LETTER | Yes to School Levys

Olympia is struggling with a dual problem–how to address the K-12 teacher shortage crisis and how to amply fund K-12 basic education. Thankfully, Lake Washington School District voters don’t have to wait for the State. We can take decisive action to support our children. The three LWSD ballot measures are critical to funding educational programs, maintaining infrastructure and reducing overcrowding, all at a reduced tax rate.

Proposition 3, the Bond measure, addresses inequity in classroom space. What’s unfair about school overcrowding is that middle and high school age children are turned away from courses because there’s not enough instructional space. What’s unfair is that even if the state increases funding for grades K-3 to reduce class sizes, it does no good without a corresponding increase in classroom space. Local school districts must build school buildings. With passage of Proposition 3, Kirkland will see a rebuilt and expanded Kamiakin Middle School, now the oldest building in the school district. (Juanita High School, which is being rebuilt and expanded under the previous bond, used to hold that distinction.) Kirkland will also see an expansion to Lake Washington High School and a new elementary school.

Proposition 2, the replacement Capital Projects Levy, remedies what’s unfair about lack of infrastructure funding. Without the passage of Proposition 2, the district can’t maintain the buildings and equipment voters previously approved. Passage of Proposition 2 will enable LWSD to install safety and security systems; repair buildings, HVAC equipment, playgrounds and sports fields; and improve ADA access, among other facilities changes. On the technology side, LWSD will be able to maintain and upgrade hardware and software for classroom and administration use and train staff.

Proposition 1, the replacement EP&O Levy (educational programs and operations), pays for programs not funded by the state. In the “Kirkland Reporter,” what Ms. Susan Wilkins’ letter to the editor failed to address was what’s unfair and inequitable about lack of funding for educational programs. If this measure fails, our children loose badly needed instructional, health and extracurricular services–all the things that make going to school a safe, comprehensive life-learning experience.

What programs children had this year may be reduced or disappear next school year. Now that’s really unfair!

The EP&O Levy will provide campus security; summer learning; and coaches, athletic trainers and athletic directors, none of which are covered by the state’s funding model. For classroom support, the levy covers nurses and health room staff; and teachers in special education, Safey Net, highly capable and English Language Learners, PE, music, libraries, and early learning (Head Start, Ready Start and Special Education). Moreover, it provides additional professional learning days.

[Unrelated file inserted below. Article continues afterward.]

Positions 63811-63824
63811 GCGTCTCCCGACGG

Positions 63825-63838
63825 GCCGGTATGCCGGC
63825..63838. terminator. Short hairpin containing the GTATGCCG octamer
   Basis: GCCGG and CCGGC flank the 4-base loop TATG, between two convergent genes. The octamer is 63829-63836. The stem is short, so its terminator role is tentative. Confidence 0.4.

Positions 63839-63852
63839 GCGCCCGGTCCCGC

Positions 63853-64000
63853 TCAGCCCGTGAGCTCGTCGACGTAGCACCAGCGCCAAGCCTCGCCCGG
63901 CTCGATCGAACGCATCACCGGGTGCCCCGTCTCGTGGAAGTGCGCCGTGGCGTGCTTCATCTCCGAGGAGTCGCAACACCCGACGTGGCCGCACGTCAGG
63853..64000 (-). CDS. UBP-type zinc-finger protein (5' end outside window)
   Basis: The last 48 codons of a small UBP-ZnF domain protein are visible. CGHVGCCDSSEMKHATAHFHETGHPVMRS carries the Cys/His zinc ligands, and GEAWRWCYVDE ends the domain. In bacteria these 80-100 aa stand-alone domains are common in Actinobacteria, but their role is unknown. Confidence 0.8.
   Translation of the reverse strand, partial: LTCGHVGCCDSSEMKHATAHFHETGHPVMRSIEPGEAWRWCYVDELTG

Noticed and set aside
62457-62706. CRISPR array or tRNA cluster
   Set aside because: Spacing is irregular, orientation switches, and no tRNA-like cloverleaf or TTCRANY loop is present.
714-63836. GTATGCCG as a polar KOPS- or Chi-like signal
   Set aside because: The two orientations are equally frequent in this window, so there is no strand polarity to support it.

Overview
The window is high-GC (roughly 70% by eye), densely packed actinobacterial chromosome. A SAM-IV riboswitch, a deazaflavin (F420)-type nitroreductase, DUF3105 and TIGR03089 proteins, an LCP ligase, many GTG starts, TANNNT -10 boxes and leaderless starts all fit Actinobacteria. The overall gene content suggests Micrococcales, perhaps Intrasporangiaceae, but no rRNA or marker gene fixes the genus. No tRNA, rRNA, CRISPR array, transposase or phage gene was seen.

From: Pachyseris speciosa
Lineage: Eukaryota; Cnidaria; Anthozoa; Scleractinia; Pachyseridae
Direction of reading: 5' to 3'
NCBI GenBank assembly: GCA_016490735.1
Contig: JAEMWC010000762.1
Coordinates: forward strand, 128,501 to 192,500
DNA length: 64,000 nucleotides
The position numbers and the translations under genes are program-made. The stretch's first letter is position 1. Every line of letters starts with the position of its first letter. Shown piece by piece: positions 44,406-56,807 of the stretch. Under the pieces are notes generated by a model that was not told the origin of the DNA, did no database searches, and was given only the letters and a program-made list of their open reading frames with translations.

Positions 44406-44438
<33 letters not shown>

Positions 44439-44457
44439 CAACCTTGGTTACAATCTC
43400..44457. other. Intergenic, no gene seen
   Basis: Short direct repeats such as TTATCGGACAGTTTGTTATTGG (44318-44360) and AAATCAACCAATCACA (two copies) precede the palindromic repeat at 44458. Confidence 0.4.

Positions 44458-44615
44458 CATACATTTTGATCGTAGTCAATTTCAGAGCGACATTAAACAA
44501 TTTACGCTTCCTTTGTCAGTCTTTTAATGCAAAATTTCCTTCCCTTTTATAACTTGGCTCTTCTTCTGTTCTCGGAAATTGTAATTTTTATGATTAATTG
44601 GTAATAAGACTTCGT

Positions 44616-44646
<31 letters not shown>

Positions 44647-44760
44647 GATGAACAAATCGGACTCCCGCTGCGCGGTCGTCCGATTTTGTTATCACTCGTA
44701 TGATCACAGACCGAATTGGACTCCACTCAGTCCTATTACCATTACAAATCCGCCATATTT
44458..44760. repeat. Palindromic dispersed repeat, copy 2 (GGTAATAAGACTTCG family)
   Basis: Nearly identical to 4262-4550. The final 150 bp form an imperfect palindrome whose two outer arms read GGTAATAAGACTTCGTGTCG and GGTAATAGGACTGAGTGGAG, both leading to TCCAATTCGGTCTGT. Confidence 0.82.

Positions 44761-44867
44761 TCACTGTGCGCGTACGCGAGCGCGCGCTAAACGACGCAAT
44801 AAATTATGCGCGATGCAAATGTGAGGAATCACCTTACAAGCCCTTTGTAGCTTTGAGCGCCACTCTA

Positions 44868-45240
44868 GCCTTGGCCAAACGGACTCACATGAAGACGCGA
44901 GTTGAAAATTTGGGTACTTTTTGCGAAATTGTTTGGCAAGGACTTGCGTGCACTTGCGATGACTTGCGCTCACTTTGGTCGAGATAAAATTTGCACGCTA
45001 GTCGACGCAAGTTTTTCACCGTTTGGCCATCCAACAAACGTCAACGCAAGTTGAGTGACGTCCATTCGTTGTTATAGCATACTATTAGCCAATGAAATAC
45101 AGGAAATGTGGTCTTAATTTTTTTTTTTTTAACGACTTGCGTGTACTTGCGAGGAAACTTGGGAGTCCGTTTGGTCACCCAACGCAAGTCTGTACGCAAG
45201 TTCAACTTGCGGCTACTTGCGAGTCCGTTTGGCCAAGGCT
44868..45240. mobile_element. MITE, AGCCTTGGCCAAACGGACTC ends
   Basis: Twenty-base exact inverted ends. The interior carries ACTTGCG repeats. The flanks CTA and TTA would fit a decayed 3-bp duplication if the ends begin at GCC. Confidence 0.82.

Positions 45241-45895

With passage of the EP&O Levy, high school students will be able to pursue their passion and still graduate on time. The district plans to implement a 7-period day to support all students in meeting the state-required graduation schedule of 24 credits in four years. With passage of Proposition 1, children will be able to do STEM (science, technology, engineering and mathematics) plus a full schedule of fine arts, physical fitness and occupational studies, and not sacrifice their passions in order to meet graduation requirements. This will increase LWSD’s competitiveness among school districts and offer our children a superior education.

What breaks my heart about reduced funding for educational programs is that we loose exceptional, qualified teachers. I ran into an elementary teacher who taught my sons. She started her career teaching my oldest son in Kindergarten, who will graduate from college this year. She was an exceptional person–a gifted teacher who managed her classroom with a firm and knowledgeable hand, loved her students and brought out their best. She had to leave her calling as a teacher for more compensation. Sadly, thousands of students and families will never have the opportunity to learn from her, to excel under her tutelege and years of experience and leadership. Once lost, this talent can never be reclaimed. LWSD has a comprehensive quality of life and education vision for all students. The vision takes into account all abilities, aptitudes and passions inside and outside the classroom and still meets the graduation requirements and schedule. The four-year levies give LWSD and teachers four secure years of planned funding for program implementation. All this with a reduced tax rate.

I’m voting Yes for my youngest son’s classmates who will graduate in two years. I’m voting Yes for all the elementary and preschool children who live on our street. Please give all our children the best start to their young lives we’re able. Please vote Yes for all three ballot measures.


Susan Baird-Joshi


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